Henry A. Kissinger

Speeches and Public Statements

Remarks at Unveiling of Statue of Gerald R. Ford

U.S. Capitol - May 3, 2011

Providence smiled on America when Gerald Ford was sworn in as the 38th President. The Vietnam war had divided the country. Watergate had demoralized the Executive Branch. The Cold War was still raging and, as the guardian of international order, America faced the nightmare of global chaos as its adversaries were emboldened and its allies disheartened.

"I am not one of those oratorical geniuses," Ford said to me early in his presidency, "…I have to be myself." And that happened to be just what the country needed. In no other country are personal relations so effortless and generous as in small-town America, which shaped Gerald Ford. Ford had never aspired to the presidency; he was free of the fixation on polls and focus groups, which stress the mood of the moment rather than a vision of the future. His highest ambition had been to become Speaker of the House of Representatives, a position achieved by the consensus and respect of colleagues. Buttressed by the indomitable Betty, Gerald Ford exuded serenity in a tumultuous time and restored confidence to a battered society.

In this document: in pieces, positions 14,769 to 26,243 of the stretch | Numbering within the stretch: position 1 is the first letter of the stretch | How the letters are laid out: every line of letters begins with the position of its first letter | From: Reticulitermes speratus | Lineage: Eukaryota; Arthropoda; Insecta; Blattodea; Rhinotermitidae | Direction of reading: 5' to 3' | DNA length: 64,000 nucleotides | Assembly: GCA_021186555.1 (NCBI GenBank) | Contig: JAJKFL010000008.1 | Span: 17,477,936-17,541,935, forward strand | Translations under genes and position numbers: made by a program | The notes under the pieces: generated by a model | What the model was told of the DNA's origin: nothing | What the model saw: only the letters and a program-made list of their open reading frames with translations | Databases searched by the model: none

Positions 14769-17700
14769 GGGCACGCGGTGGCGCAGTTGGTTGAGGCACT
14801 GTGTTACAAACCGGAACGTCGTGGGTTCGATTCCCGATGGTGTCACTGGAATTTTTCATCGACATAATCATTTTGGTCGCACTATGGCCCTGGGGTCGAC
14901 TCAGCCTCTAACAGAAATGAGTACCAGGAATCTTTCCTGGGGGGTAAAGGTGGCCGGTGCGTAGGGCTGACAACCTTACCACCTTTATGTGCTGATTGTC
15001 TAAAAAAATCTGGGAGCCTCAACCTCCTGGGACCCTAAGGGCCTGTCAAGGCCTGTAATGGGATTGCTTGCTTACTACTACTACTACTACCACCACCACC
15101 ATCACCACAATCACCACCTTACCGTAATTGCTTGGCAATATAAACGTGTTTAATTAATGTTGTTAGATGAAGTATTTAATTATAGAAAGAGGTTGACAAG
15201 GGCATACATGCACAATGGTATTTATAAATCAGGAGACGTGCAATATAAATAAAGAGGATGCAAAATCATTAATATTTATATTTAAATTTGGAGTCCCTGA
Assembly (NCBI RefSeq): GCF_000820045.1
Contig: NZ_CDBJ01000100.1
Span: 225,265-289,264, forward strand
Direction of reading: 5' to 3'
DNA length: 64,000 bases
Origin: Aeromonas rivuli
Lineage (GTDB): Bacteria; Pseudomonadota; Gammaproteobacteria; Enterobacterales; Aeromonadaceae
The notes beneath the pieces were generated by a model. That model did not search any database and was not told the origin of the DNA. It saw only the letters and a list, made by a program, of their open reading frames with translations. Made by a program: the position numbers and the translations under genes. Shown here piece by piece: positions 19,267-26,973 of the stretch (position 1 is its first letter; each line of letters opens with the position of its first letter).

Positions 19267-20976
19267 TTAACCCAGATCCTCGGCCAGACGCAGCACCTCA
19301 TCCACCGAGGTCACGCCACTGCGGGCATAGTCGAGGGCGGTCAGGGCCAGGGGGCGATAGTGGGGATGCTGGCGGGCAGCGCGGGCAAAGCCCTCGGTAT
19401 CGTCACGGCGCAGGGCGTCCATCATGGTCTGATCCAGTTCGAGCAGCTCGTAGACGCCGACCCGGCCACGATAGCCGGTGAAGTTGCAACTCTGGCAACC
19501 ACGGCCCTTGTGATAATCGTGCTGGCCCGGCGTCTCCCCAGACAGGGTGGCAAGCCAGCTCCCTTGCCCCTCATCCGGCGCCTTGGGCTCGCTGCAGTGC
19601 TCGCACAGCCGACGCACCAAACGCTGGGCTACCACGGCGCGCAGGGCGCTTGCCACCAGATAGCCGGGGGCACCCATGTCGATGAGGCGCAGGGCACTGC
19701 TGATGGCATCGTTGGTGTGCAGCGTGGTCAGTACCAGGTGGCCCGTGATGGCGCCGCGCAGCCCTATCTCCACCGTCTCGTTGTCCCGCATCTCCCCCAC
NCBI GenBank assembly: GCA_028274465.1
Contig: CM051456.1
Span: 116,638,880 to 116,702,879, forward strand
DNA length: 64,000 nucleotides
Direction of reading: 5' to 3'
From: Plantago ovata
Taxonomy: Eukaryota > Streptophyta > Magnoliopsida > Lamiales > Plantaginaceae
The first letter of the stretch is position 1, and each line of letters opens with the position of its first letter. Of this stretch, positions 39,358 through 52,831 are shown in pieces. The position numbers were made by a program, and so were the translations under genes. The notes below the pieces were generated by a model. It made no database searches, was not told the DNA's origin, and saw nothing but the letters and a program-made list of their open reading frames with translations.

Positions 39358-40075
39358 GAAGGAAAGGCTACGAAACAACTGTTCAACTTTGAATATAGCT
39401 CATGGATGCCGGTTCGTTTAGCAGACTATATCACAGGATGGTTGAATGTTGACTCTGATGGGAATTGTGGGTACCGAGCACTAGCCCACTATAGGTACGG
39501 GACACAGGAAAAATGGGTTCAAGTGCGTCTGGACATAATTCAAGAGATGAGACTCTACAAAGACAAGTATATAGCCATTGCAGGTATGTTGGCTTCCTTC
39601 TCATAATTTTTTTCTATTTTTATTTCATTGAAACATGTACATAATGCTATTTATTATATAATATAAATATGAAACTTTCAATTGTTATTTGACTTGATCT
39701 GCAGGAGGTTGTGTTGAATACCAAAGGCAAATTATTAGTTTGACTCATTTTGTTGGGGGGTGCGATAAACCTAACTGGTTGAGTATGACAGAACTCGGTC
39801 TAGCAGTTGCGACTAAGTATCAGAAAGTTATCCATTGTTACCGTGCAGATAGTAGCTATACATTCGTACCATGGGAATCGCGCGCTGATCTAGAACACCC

Calm and unassuming, Gerald Ford overcame a vast array of international challenges. His persistence produced the first political agreement between Israel and Egypt, which led to a peace agreement two years later. Over passionate opposition, he concluded the European Security Conference, whose establishment of internationally recognized human standards hastened the collapse of the Soviet satellite orbit. He sparked the American initiative to bring majority rule to Southern Africa. In his presidency, the International Energy Agency was established, which still fosters cooperation among oil- consuming nations. He was one of the founders of the annual economic summit for cooperation among the industrial democracies, which remains a core element of the international dialogue. Few will dispute that the Cold War could not have been won had not Gerald Ford emerged at a tragic period in our history to restore our faith in ourselves.

In office only twenty-nine months, Gerald Ford left with no regrets, no second-guessing of his successors, no obsessive pursuit of his place in history. All of us in this room who served under Gerald Ford consider it as a high point in our lives. For thirty-five years, we have been meeting once a year, together with the Ford family, with an amazingly complete attendance to recall what he did and to recapture the generosity, good will and good cheer with which he suffused his administration.

Let me thank the leadership of the Congress for enabling Gerald Ford to return to these halls in this manner. His statue will, I hope, remind this and future generations as they face their choices that societies thrive not by their divisions but by their reconciliations.

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